So Chicago Bears quarterback Jay Cutler is all over the social news today because wife, Kristin Cavallari, lit him up on Instagram for not being able to handle the rigors of parenthood.
Cutler was alone with his two sons (a 2 year old and an 8 month old) for some period of time while Cavallari was out of town, and as she announced her arrival (“the eagle has landed”), she faced a barrage of panic (that you can see above), ending in “I’m about to leave”. And hey, it might have been a joke, who knows.
But all I’m here to say – to you dear readers, and to Jay Cutler – is: I get it.
Parenthood is hard, and let’s never, never, never ever ever EVER pretend that it’s not. Every single parent out there has moments where they break down, can’t cope, can’t handle it, and want to “leave.”
And holy crap, people, a lot of them do, unfortunately, leave.
To Jay Cutler (and any other dad that needs to hear it),
The hardest part for young parents (who haven’t gotten to the teenage “I hate you mom/dad” years) is the transition. You’re transitioning from being an independent person – who can do whatever they want whenever they want – to someone that can’t so much as go to the bathroom without a tiny person freaking out because they don’t have a sense of object permanence yet and they think you just orphaned them in their own living room.
The first time I was alone with my son for a weekend, I was really excited about it. I wanted to have that alone time with my son that I missed while I was at work every day. I’d had plenty of days when my wife was out and busy and I was home with my son, or I went out and did some errands with him. No problem. But having it be me alone from the time I woke up (or really, the time my son woke up) until the time I fell asleep was terrifying. I remember that I had a not-terrible Saturday with my son, but still sat on the couch after I put him to sleep and I cried.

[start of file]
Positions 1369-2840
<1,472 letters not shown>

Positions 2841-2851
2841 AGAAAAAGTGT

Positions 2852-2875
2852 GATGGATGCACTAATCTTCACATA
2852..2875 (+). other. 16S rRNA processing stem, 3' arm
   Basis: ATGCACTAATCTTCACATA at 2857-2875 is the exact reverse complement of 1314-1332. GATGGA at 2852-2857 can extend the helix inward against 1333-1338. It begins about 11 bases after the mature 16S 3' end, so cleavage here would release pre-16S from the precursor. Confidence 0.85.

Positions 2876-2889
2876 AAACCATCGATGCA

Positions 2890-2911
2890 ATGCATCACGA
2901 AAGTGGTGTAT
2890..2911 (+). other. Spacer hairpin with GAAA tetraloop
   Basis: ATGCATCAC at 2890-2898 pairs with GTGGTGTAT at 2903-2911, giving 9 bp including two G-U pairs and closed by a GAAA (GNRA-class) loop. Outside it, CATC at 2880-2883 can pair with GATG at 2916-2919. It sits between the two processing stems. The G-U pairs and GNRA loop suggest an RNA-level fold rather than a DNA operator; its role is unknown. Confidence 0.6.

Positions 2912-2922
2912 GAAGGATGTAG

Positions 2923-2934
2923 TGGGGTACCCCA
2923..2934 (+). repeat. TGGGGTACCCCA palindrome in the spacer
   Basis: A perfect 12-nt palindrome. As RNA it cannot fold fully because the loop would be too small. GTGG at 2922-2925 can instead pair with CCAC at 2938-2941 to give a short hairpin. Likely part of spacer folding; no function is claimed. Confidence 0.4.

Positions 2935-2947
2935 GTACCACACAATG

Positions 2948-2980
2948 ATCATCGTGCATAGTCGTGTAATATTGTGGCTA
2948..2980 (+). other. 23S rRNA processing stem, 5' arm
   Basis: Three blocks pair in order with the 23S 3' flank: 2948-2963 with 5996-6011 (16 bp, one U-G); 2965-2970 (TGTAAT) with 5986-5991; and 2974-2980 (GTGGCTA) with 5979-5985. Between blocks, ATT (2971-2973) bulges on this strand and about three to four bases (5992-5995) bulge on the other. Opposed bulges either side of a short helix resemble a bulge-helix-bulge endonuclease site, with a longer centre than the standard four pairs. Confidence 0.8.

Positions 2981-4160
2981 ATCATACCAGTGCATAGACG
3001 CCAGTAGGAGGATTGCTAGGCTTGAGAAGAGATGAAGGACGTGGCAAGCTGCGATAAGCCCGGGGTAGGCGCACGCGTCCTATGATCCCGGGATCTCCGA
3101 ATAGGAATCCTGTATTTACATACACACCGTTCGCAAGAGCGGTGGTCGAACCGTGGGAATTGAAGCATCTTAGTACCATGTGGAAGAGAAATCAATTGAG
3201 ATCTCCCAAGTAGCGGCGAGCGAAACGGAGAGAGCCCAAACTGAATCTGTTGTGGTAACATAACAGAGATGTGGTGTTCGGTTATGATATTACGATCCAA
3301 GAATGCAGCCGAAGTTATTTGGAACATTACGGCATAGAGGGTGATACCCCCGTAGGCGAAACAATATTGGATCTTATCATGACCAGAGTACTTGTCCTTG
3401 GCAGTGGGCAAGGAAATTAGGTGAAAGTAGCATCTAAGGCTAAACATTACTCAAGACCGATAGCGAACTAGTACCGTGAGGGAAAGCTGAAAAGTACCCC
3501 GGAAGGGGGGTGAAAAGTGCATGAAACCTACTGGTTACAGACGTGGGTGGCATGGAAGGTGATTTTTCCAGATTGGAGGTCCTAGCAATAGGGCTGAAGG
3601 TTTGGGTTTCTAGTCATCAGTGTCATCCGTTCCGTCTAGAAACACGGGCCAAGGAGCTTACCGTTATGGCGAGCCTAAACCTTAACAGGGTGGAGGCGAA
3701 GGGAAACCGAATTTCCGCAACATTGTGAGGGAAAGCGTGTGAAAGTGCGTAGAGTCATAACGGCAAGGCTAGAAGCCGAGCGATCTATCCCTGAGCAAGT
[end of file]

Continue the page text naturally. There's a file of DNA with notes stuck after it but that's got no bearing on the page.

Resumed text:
Not a couple of little tears that I wiped away with my forefinger and wiped on my sleeve. I mean that I wept, people. WEPT. And I don’t know why. The closest thing I could figure out was that I was so forced to hold it together all day long, that by the time I put my son to bed, all of that emotion had to go somewhere. And, yeah, I felt better and we did it all again the next day, minus my tears.
For that one little moment while I uncontrollably cried on the couch, I wanted to leave. I wanted to open the front door, run into the night, jump into my car and drive up the coast, doing whatever I wanted to do along the way. Every parent – moms and dads alike – feels this way at least once.
So, Jay Cutler, I get it.
Jay, don’t let anyone take away that feeling you had where you just wanted to drop the improvised airplane you made out of a sandwich mid-flight from your hand to your son’s pursed-closed mouth and run. Don’t let anyone take away that feeling you had as you finally, finallllllly laid your other son down for his nap, and you just felt like calling a buddy and getting the hell out of there.
Don’t let anyone take away that feeling you had where you wanted to just wanted to leave. Because even though you felt like you wanted to, you didn’t leave.
That’s important, and that’s what separates the men from the boys. You didn’t leave.
If you do need some likeminded friends who have been there, and who will always be there for a long wifeless weekend, you should check out the Chicago Dads Group. That’s over 300 fathers in your area that will meet you anywhere in the city so your kids can play together while you guys bond over fatherhood (and I can only imagine, football). For you non-Chicago folks, find your closest group on the City Dads Group site.
But please remember guys – you’re not alone. We’ve all had moments where we wanted to sprout wings and fly away from fatherhood. It’s natural. But the important thing is that you stay and you learn from it. And if you need a support system to help you not “leave”, please use the links above to find one.